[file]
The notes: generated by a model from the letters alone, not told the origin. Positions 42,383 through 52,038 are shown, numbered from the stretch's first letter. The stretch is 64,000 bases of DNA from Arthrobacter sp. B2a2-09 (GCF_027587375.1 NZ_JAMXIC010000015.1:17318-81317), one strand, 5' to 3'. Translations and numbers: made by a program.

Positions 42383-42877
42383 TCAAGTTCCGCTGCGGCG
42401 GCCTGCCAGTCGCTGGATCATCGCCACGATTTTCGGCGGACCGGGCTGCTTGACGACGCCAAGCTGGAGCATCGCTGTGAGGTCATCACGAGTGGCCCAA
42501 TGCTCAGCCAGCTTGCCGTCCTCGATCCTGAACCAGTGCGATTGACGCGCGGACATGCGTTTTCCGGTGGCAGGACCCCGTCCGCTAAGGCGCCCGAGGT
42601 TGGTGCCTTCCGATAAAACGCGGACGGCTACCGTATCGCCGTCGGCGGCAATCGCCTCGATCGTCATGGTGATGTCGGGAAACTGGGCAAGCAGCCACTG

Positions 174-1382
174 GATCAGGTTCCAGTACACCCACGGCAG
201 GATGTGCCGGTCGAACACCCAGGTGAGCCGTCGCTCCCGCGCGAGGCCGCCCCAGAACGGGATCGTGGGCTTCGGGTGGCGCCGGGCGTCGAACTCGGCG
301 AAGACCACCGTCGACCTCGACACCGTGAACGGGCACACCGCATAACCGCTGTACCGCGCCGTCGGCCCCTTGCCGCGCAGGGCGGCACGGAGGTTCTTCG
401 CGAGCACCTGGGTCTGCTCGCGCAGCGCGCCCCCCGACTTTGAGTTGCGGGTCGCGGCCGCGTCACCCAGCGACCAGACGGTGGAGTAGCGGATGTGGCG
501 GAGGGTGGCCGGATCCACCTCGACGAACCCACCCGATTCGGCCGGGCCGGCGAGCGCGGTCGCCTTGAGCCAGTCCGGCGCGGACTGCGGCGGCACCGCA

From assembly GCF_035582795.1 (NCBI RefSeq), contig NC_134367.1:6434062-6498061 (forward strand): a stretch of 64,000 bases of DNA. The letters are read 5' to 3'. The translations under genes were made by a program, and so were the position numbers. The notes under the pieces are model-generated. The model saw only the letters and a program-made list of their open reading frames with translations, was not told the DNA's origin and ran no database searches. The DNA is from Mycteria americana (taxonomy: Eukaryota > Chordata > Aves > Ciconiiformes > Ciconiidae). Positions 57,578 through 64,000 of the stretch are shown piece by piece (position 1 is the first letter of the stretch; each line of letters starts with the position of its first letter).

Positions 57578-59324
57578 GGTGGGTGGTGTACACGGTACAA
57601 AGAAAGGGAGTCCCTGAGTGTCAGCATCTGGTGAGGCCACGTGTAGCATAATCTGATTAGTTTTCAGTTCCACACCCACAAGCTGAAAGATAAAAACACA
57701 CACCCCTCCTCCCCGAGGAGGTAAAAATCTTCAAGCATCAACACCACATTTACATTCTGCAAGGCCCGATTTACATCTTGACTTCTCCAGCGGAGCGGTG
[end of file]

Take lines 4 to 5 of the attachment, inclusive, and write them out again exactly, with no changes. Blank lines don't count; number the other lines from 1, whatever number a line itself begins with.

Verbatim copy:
42401 GCCTGCCAGTCGCTGGATCATCGCCACGATTTTCGGCGGACCGGGCTGCTTGACGACGCCAAGCTGGAGCATCGCTGTGAGGTCATCACGAGTGGCCCAA
42501 TGCTCAGCCAGCTTGCCGTCCTCGATCCTGAACCAGTGCGATTGACGCGCGGACATGCGTTTTCCGGTGGCAGGACCCCGTCCGCTAAGGCGCCCGAGGT